4th Style; ILFORD Sportsman Rangefinder; Spring 1960

The above 'Style 4' Sportsman appears in an advertisement in Modern Camera Magazine for February 1960, announcing the 'New' Ilford Sportsman Rangefinder Camera. "Bringing you better photography at the price you care to pay....Ilford announce a fourth fine Sportsman camera. A rangefinder model of unrivalled value."

It has a Gauthier Pronto shutter speeded 1/30, 1/60, 1/125, 1/250, B and X flash synchronised. It also has a delayed action release (the small lever at 5o'clock relative to the front of the lens). It is fitted with a f2.8 45mm Dacora dignar lens. Price is £19.19s.11d = near £20.0p.

Click on the booklet icon to see instructions for the Style 4 Sportsman here or download them as a pdf here , courtesy of Andrew S Redding.

It is important to realise that the Style 4 top cap did not get applied to all the Sportsman models in 1960. When 'Colour Photography' magazine reviewed the Sportsman range at the end of 1960 they still illustrated the 'base' Vario Sportsman model as being of Style 3, showing only the Rangefinder model (above) as being the new Style 4 design. The AP camera supplement for June 1960 does likewise, showing the Sportsman 3-speed 'Vario', 4-speed 'Pronto' and 9-speed 'Prontor SVS' models as still being of Style 3 appearance. As is discussed on my web page dealing with Style 3, the Styles 3 & 4 seemingly overlapped for at least 2 years. Thus, it could be argued Style 3 and Style 4 are really one and the same, with the different top cap design being initially only to enable the inclusion of a Rangefinder window.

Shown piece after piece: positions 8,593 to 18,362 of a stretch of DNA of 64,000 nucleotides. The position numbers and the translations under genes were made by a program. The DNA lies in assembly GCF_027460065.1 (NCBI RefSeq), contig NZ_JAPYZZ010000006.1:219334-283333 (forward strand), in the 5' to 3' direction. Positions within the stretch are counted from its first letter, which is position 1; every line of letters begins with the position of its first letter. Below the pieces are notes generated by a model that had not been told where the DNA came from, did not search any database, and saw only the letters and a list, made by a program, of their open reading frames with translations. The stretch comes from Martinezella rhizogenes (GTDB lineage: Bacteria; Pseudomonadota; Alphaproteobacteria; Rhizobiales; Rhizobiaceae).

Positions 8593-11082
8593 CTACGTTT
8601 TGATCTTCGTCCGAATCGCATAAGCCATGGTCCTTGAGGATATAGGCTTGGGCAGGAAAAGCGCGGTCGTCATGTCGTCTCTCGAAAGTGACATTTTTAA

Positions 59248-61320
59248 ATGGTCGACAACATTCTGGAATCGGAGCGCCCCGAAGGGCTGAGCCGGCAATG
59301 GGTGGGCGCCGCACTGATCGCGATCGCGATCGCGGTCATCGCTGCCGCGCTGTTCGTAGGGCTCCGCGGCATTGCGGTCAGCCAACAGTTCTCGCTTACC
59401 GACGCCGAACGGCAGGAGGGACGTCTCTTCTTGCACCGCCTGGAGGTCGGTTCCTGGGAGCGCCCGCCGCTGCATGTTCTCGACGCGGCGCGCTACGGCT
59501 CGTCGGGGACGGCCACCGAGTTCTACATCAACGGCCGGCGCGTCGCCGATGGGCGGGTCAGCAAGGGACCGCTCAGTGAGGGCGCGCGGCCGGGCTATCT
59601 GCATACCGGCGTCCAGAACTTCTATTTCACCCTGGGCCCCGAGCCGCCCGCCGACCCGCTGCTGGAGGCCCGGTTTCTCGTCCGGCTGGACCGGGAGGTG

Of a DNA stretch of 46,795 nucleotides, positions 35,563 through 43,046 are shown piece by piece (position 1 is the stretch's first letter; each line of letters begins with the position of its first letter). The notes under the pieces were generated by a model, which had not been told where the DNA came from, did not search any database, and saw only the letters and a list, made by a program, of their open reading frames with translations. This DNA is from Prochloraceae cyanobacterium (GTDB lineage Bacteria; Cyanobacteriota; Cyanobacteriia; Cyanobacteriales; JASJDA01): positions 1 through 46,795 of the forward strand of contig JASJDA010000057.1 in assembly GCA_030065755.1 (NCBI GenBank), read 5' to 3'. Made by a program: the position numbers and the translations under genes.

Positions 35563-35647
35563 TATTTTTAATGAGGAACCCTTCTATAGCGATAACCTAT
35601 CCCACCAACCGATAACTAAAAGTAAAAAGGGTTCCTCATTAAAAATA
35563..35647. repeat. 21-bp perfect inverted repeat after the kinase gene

In Spring 1962, when the Sportsman Auto and Auto rangefinder models appeared, the Style 4 top cap modification was then also required to incorporate a selenium exposure meter cell. The Style 4 top cap was easily able to include such an addition and it is probable that, when Dacora introduced these new models, they decided it was time to restyle all the models to Style 4, including those which didn't require either a rangefinder window or meter cell. It is likely that the Style 4 top cap was thought more stylish and would give the 'base' models a 'face lift'; it might also have been a cost economy to make all the range of similar construction.